When traveling with small children there is one unavoidable, unpleasant, inconvenient eventuality: kids poop. Of course, everybody poops, but kids seem to do it at the most inopportune moments and in the most spectacular fashion: more of a pyrotechnic show than a bodily function. The best you can hope for on a long trip is damage control.
When my oldest son was 6 months old we braved a nine-hour international flight. Needless to say, I was terrified. This was my first flight as a new mom, and I wanted to appear cool, calm and collected. The three C’s of superficially successful parenting.
As boarding began at my gate, I whipped out my changing mat for a smooth, on-the-go diaper change. Like the professionals. There were plenty of empty chairs to serve as changing tables, so I laid my baby on one of the seats with his head toward the back and his legs sticking out toward me. The other passengers noted my clever display of child-traveling savvy with mild interest.
As if he knew we had an audience, the second I released the tabs on his diaper my adorable little baby let out a thundering fart and turned bright red. Anyone who has spent time with a baby knows that this can mean only one thing: Code Brown (or rather, yellow).
I turned, just for a second, to dig the wipes out of my diaper bag. Suddenly, out of the corner of my eye, I saw a pair of chubby legs kicking wildly as my infant began to slide, backwards, and headfirst through the gap in the back of the seat. Time stood still. I could hear the collective GASP from everyone around me as I grabbed him by one of his legs and hauled him back through the opening millimeters before his head hit the floor.
I was no longer any of the C’s.
To add insult to injury, the poop from the open diaper had smooshed up my son’s chubby back as I hoisted him up onto the seat and was now smeared all over his clothes, my hands, and the back of the chair.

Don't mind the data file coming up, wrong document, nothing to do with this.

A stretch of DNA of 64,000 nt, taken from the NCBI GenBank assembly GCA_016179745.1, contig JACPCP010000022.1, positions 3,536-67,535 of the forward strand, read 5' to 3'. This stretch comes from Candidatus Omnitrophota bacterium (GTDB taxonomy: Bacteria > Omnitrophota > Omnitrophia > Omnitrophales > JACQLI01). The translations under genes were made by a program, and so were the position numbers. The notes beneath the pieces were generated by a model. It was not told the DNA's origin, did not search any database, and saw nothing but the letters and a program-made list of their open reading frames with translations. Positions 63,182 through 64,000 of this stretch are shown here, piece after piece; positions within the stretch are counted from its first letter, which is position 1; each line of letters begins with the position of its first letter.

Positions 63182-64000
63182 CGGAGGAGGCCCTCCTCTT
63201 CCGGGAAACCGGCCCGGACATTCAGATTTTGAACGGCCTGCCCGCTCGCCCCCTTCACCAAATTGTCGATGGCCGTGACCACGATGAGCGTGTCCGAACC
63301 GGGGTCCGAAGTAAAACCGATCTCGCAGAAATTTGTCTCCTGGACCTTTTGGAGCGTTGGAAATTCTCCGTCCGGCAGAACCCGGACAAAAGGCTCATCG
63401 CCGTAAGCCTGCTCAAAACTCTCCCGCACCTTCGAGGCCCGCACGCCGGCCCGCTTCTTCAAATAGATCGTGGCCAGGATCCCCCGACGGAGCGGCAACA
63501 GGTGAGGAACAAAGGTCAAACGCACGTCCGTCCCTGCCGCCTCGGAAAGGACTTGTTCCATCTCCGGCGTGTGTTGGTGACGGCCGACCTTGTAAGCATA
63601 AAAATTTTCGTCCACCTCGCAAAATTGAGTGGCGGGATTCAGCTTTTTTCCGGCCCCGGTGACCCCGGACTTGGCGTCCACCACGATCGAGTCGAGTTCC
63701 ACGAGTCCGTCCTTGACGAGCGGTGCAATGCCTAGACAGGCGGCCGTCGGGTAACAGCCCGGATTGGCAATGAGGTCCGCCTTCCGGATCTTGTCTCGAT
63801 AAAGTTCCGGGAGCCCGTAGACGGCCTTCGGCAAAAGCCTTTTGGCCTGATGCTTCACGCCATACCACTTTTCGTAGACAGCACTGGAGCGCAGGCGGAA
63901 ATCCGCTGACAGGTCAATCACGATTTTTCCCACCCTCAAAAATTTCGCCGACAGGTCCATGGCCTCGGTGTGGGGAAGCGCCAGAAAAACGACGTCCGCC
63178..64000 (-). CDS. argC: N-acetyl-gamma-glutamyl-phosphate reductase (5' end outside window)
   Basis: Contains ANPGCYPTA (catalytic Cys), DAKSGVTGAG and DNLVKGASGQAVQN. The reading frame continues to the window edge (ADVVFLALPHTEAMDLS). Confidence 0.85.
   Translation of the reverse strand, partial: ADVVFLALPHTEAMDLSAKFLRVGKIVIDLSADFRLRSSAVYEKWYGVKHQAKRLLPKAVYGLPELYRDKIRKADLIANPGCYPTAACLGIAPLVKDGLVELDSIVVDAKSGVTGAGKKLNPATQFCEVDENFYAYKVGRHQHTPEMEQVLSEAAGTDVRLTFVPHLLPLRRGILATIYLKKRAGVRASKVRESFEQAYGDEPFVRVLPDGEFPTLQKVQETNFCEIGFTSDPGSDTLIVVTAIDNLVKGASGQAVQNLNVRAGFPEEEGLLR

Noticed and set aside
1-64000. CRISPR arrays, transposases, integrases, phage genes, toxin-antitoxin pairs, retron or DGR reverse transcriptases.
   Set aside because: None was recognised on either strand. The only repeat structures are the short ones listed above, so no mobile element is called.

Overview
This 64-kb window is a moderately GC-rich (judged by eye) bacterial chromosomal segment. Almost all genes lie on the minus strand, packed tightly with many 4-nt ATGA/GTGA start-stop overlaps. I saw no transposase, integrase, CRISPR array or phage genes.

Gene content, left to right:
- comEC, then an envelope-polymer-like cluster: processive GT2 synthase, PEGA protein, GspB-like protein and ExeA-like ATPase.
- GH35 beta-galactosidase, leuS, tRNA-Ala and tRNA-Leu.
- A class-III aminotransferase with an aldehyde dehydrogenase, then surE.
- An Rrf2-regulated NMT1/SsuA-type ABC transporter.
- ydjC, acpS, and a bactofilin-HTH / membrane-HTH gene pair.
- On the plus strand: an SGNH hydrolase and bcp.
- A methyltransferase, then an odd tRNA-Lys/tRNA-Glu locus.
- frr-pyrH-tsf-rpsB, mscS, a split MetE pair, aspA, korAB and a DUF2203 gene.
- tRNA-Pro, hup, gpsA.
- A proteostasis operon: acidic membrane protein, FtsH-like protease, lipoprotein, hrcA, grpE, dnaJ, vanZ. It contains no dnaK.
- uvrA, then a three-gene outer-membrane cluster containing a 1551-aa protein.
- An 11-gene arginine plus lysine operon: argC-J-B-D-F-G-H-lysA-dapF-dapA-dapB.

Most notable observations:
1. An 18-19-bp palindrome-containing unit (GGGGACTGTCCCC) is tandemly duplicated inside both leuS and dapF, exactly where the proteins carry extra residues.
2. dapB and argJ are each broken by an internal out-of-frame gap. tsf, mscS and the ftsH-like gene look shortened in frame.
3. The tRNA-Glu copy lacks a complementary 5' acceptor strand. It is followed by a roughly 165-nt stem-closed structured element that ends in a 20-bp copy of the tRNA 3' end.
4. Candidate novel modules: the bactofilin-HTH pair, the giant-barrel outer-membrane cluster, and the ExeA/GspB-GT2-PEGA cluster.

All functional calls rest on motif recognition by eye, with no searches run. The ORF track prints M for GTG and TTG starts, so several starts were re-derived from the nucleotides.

I looked up at the crowd, mustard shrapnel from the liquid poop-bomb still dripping from my trembling hands, searching for someone else who saw the chair move on it’s own. I didn’t want to believe I had nearly dropped my firstborn child on his head in front of 300 strangers purely out of my own idiocy. Sadly, all I saw on the faces of those few passengers still brave enough to make eye-contact with me was a somber look of camaraderie.
They were the seasoned parents: the ones who had been in my now thoroughly stained shoes a hundred times before. They gazed at me with a heavy mixture of nostalgia, pity, and relief that for them those days were over.
I realized in that moment, while squelching on my hands and knees through curdled poop on the airport carpet, that making mistakes is part of parenting. There is no such thing as the perfectly cool, calm, and collected mom of a newborn. There are only us neophytes flinging excrement and embarrassing ourselves in epic fashion, and those who have learned to expect the unexpectable and brought along a raincoat for just such an eventuality.
I can’t promise that having read this story will improve your experiences of traveling with children. But no matter what befalls you, remember that it could always be worse and someday it will make for a great story.